Sony was long one of the world’s nimblest companies.
As Peter Drucker recounted in Innovation and Entrepreneurship, when Bell Labs came up with the transistor, Akio Morita, the young president of Sony, read about it in a newspaper and promptly traveled to the United States, where he spent $25,000 to buy a license for the technology.
“Two years later, Sony brought out the first portable transistor radio,” Drucker wrote. “Three years later, Sony had the market for cheap radios in the United States; and five years later, the Japanese had captured the radio market all over the world.” In the following decades, Sony went from strength to strength: televisions, VCRs and the Walkman.
Today is a different story. The company is ailing, and recent disappointing earnings threw another batch of cold water on hopes of a comeback (hopes that we ourselves shared a few years ago). As investors have surveyed the damage caused by several box office flops and a shrinking electronics business, Sony shares have fallen.
Numerous articles have asked whether Kazuo Hirai, who has been Sony’s chief executive since April 2012, is up to the job of turning the company around. According to the Financial Times, Hirai has “what appears to be a straightforward plan: restructure the ailing electronics division and restore Sony’s reputation as a developer of cutting-edge products.” Hirai is particularly hopeful about Sony’s line of Xperia smartphones and its PlayStation 4 game console.
But none of it’s easy, according to the FT: “Deep structural challenges remain, namely the sliding profitability of consumer electronics, particularly televisions,” and “there are signs investors are growing impatient.”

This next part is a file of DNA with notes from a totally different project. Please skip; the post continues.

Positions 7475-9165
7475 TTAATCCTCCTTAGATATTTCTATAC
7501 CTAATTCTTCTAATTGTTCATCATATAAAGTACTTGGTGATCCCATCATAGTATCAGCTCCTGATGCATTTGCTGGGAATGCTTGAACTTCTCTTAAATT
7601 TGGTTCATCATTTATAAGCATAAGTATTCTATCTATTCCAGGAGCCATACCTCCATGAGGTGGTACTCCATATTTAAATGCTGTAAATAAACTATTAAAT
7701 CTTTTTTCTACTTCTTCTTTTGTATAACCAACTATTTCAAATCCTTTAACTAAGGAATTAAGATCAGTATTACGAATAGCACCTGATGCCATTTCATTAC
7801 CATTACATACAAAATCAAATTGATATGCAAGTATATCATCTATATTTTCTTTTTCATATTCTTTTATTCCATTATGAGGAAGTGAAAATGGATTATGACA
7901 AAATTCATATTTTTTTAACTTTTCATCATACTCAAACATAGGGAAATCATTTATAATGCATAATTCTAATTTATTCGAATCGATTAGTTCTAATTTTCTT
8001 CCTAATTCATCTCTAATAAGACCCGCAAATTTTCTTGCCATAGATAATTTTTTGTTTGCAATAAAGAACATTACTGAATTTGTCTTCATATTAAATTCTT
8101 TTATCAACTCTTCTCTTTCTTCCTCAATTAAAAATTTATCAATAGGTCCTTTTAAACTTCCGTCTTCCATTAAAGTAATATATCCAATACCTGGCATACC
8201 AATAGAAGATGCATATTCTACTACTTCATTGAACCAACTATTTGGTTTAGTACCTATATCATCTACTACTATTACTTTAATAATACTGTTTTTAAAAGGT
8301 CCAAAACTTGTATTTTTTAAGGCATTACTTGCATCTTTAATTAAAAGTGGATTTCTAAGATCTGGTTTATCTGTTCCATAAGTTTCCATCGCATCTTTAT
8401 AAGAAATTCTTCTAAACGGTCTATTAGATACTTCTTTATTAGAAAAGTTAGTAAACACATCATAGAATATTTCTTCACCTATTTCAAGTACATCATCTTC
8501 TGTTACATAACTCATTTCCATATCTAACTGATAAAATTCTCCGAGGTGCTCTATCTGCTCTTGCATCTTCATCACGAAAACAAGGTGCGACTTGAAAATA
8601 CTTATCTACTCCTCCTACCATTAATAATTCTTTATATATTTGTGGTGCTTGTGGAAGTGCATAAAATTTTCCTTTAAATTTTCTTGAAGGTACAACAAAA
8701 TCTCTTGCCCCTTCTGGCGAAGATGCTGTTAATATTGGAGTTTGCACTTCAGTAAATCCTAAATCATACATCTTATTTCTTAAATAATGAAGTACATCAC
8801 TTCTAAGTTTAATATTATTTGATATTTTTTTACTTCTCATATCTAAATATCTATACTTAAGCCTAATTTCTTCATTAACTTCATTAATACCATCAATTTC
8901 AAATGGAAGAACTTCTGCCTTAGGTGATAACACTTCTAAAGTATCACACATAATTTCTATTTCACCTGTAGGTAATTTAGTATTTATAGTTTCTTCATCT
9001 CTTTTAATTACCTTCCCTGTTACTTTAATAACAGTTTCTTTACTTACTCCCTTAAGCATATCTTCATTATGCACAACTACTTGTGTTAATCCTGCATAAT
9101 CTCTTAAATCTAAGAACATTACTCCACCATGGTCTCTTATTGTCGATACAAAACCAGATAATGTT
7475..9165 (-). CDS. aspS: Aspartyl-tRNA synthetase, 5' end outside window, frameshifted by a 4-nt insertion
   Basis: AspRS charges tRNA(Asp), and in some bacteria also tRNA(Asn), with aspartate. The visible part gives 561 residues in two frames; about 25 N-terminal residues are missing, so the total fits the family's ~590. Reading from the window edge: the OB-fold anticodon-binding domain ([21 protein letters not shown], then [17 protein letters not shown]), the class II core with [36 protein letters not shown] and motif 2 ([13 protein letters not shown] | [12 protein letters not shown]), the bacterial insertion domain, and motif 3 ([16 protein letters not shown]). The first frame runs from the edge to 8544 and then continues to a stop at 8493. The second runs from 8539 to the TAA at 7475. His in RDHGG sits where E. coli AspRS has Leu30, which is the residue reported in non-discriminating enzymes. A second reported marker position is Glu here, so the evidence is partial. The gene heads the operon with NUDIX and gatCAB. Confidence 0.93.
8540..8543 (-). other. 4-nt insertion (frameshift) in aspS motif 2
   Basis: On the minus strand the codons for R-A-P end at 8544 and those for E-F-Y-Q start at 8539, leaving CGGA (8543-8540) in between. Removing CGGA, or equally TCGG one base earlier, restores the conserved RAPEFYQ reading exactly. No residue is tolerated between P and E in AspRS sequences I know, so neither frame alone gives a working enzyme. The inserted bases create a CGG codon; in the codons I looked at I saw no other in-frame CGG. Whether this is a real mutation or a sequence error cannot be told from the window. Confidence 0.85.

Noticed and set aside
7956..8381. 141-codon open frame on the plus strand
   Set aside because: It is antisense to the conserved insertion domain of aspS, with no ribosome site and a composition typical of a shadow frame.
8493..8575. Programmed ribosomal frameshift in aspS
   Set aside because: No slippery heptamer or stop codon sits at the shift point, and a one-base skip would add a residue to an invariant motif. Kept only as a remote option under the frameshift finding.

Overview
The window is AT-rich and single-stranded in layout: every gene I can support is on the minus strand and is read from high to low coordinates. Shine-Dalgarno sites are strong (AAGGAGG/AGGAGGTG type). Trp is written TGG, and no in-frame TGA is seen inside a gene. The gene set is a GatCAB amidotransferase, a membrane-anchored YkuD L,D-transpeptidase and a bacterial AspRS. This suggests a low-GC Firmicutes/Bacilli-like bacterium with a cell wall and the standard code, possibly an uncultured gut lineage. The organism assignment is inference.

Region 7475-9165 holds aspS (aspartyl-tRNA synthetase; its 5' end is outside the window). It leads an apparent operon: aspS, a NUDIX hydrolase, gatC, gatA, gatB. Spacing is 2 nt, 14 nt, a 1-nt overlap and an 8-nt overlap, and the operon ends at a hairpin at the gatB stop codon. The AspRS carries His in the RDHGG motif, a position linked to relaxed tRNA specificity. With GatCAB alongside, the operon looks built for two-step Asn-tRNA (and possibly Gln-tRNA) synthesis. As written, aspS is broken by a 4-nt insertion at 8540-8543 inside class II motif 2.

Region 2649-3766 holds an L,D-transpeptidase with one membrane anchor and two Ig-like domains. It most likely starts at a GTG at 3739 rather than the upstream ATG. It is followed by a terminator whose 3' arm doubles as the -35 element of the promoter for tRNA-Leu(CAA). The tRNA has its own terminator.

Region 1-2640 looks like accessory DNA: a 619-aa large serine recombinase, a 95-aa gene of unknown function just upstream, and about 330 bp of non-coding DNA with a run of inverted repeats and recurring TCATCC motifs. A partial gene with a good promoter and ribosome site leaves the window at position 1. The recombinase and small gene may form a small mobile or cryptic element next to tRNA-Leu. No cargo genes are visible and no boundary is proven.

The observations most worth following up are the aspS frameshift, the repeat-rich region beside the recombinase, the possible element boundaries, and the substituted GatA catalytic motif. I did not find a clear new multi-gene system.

We’ve written more than once about Drucker’s influential concept of a “theory of the business.” Once again, this seems to be the central issue Sony faces: What is its current theory of the business, and does it need to change?
“To establish, maintain, and restore a theory,” wrote Drucker in Managing in a Time of Great Change, “does not require a Genghis Khan or a Leonardo da Vinci in the executive suite. It is not genius; it is hard work. It is not being clever; it is being conscientious.”
For now, Sony seems to be preserving its emphasis on consumer electronics and movies. But is that expansive enough as a vision? What got Sony into the entertainment business to begin with was that, in 1989, then-CEO Norio Ohga saw a need for a major reorientation.
Ohga “changed the company’s theory of the business,” Drucker wrote. “He acquired a Hollywood movie production company and, with that acquisition, shifted the organization’s center of gravity from being a hardware manufacturer in search of software to being a software producer that creates a market demand for hardware.”
Perhaps it’s time for Hirai to make a new change.